• If you need additional advice after reading the guidance on this page please contact your doctor or airline.

    Your doctor can contact our Aviation Health Unit for more information.

  • Most people understand the need for high levels of security at airports and on board aircraft. Methods used to screen passengers and their baggage range from visual inspections and 'pat down' searches to the use of several types of scanner. Some people worry that their health may be affected by the equipment used in security checks.

    Most people will be used to walking through an archway after having taken all metal items - coins, mobile phones and so on - out of their pockets. These arches are metal detectors and will also detect metal inside the body, such as artificial joints and heart pacemakers.

    If the machine alarm goes off, a security guard will usually carry out a 'pat down' search. It may be helpful to carry a letter from your doctor if you have had a joint replacement or pacemaker which can set off the alarm. You may also be asked to have a whole-body scan.

    Body scanners such as the Rapiscan can be used to show items that may be hidden under clothing and have been approved for use at airports in the UK and many other countries.

    There are strict rules to protect your privacy, so for example the security person who is checking the screen must not be able to see the person who is being scanned. You may also be able to request that the security person who looks at the scan is of the same sex. When the scan is finished and you move away from the scanner, the images of you are automatically deleted and cannot be restored.

    You may have read articles in the press about being exposed to radiation in the scanners and be particularly concerned if you fly frequently. There are different types of scanners, but some of the latest types of equipment for screening passengers use very low dose X-rays.

    Before the low dose X-ray scanners were introduced, their safety was checked by the Health Protection Agency (HPA). To put the issue in perspective, the radiation received from the scanning process is roughly equivalent to the natural 'background' radiation you receive during 2 minutes flying in an aircraft or one hour on the ground.

    At some airports where whole body scanners are used, you may be able to ask for a hand search if you are unwilling to be scanned. This is likely to be more intrusive than the 'pat down' checks you may have experienced or seen when a passenger has triggered the arch metal detector - for example, you may be taken to a private room or cubicle and be asked to remove or loosen items of clothing.

    There are some airports where you will not be allowed to travel if you refuse to be scanned. It is therefore advisable to check with your airline and the airports you will be passing through to see if they do allow an alternative check.

    The manufacturers of medical equipment usually have patient support services, available online via the internet or by telephone, and they should be able to give advice on any potential problems that can be caused by airport security screening.

    It is also helpful to carry a letter from your doctor confirming that you have been fitted with the medical equipment, whether this is fitted internally or carried on the outside of the body. This should be shown to the security staff, if possible before you go through screening.

    Devices made of or containing metal, such as hip replacements or heart pacemakers, may set off the alarm in the arch metal detectors but will not be affected or damaged by them. They may also be seen on whole body scanners, but again should not be affected or damaged.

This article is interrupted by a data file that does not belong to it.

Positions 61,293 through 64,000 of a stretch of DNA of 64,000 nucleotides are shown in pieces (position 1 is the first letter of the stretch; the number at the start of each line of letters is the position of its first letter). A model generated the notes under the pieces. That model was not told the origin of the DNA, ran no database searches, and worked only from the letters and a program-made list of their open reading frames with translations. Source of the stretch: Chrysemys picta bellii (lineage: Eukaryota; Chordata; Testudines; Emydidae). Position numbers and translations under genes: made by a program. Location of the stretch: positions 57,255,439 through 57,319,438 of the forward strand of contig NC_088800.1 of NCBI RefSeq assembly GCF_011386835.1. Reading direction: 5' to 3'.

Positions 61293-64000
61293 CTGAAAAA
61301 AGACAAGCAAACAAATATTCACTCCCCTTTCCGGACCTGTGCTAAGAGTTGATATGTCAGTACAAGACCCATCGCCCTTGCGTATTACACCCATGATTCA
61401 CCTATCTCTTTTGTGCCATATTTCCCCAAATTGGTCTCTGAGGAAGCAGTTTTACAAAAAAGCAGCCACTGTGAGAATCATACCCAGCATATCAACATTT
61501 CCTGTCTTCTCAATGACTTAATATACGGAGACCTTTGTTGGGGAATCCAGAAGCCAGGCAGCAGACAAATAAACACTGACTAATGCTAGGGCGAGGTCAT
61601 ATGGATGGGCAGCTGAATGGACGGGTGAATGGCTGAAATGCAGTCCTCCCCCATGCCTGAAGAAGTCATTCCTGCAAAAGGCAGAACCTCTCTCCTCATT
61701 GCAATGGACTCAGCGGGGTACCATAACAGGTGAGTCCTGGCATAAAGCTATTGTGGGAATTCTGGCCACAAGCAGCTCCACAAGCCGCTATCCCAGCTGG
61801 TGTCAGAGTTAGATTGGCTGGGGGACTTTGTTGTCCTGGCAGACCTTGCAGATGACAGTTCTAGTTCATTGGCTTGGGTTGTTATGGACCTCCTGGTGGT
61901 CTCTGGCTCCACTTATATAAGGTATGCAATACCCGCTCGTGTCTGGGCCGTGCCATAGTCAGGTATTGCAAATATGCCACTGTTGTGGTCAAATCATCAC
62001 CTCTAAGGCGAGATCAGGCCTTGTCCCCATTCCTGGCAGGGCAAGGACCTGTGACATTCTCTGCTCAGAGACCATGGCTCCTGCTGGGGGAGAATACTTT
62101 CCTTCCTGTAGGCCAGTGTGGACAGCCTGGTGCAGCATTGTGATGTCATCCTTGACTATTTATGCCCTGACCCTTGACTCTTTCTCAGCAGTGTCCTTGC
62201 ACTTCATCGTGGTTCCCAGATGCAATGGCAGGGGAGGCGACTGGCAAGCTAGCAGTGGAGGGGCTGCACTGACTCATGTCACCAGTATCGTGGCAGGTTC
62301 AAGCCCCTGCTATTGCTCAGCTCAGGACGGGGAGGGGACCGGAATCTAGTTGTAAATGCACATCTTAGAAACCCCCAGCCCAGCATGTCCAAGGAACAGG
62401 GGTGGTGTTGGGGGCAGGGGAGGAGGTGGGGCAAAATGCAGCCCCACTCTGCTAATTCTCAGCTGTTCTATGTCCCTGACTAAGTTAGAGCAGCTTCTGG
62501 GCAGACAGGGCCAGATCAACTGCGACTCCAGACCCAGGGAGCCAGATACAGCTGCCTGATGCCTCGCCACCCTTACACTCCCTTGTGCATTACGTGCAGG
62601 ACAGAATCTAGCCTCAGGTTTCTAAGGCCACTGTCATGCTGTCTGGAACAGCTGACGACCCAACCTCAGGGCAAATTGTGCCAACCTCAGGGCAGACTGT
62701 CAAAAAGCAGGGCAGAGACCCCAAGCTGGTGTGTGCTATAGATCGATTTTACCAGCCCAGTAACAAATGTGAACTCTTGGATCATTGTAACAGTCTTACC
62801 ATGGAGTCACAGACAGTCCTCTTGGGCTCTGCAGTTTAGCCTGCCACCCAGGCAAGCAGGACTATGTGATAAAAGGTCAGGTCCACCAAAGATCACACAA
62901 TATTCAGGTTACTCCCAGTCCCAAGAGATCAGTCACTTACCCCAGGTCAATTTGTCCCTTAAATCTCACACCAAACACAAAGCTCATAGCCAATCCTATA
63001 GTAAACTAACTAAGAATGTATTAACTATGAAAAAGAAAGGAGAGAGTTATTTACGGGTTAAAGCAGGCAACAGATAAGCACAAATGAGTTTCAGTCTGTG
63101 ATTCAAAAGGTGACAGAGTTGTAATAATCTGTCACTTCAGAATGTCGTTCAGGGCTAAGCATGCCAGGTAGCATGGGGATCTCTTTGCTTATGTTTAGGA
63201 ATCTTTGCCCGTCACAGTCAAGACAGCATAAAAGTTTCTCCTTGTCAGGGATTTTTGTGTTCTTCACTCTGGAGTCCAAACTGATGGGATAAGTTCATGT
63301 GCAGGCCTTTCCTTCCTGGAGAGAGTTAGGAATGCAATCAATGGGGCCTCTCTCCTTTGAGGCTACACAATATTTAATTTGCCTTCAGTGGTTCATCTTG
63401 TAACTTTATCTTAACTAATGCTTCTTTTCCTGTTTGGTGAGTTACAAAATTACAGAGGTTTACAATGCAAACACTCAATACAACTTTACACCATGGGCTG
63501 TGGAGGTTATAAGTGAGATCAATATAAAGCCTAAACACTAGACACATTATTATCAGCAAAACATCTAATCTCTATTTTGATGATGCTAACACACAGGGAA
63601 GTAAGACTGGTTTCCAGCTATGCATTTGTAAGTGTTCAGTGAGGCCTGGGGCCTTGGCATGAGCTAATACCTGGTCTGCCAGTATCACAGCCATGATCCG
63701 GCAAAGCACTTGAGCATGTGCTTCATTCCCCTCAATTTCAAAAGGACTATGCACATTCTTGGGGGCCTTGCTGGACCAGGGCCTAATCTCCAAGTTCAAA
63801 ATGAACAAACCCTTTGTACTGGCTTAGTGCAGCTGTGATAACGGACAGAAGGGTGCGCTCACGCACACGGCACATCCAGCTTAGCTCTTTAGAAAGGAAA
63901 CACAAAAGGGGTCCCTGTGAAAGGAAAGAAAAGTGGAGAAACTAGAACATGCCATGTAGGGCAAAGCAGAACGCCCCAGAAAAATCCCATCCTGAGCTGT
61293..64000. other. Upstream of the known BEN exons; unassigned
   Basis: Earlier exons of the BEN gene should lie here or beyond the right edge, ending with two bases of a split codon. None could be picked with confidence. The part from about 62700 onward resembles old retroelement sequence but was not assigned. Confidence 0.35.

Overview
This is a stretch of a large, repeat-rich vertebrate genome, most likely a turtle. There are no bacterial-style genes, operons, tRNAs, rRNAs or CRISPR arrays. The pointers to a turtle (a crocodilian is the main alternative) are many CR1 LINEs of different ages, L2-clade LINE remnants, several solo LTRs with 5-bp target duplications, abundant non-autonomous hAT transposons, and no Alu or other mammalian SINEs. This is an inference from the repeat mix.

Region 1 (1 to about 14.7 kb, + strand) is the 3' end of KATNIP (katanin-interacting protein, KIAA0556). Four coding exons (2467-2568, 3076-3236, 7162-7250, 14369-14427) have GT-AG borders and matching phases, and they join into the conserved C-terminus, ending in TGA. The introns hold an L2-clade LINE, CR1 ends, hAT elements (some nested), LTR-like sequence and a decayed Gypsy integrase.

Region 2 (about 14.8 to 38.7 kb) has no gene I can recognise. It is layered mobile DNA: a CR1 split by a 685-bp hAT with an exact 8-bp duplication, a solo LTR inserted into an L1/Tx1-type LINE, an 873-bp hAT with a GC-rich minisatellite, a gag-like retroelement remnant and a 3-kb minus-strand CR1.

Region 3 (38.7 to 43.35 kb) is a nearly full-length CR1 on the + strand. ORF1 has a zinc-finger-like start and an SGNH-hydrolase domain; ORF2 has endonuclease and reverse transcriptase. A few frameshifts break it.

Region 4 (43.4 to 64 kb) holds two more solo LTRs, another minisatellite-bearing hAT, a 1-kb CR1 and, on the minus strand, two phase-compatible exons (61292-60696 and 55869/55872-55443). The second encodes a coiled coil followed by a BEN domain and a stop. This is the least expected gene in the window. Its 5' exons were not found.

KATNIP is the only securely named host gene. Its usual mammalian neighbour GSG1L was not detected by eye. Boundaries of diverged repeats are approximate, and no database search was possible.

There are a number of manufacturers of insulin pumps and unfortunately they do not all give the same advice. This varies from assurance that the pumps can safely go through any screening equipment, including X-ray equipment, to advice that the equipment may be affected by even the low-dose X-ray equipment used in some whole body scanners.

    If you use an insulin pump, it is therefore important to contact the manufacturer of the particular pump that you use for advice. It is also sensible to contact your airline and the airports you will travel through to find out their requirements if the manufacturer advises that your pump cannot go through some screening equipment.

    Prosthetic devices are replacement body parts widely used in modern medical treatment. They may be fitted internally or externally and include replacement lenses in the eye following cataract surgery, artificial heart valves, breast implants and external prostheses used in cosmetic surgery or following breast cancer treatment, hip replacements and artificial limbs.

    Both internal and external devices that are partly or completely made of metal are likely to be detected by the archway metal detectors. Other external devices, such as external breast prostheses, may also be detected by whole-body scanners. Security staff may wish to carry out an additional hand search if you are found to be wearing an external prosthesis. This would be carried out in a private room and you would be able to ask for the search to be done by a security staff member of the same sex as you. You can also ask for a friend or family member travelling with you to be in the room while the search is carried out.

    It may be helpful to carry a letter from your doctor confirming that you have been fitted with the medical prosthesis, whether this is fitted internally or is an external device. This should be shown to the security staff, if possible before you go through screening.

    Additional useful information for those who have had breast implants or wear an external breast prosthesis is available from the breast cancer charity, at: Breast Cancer Care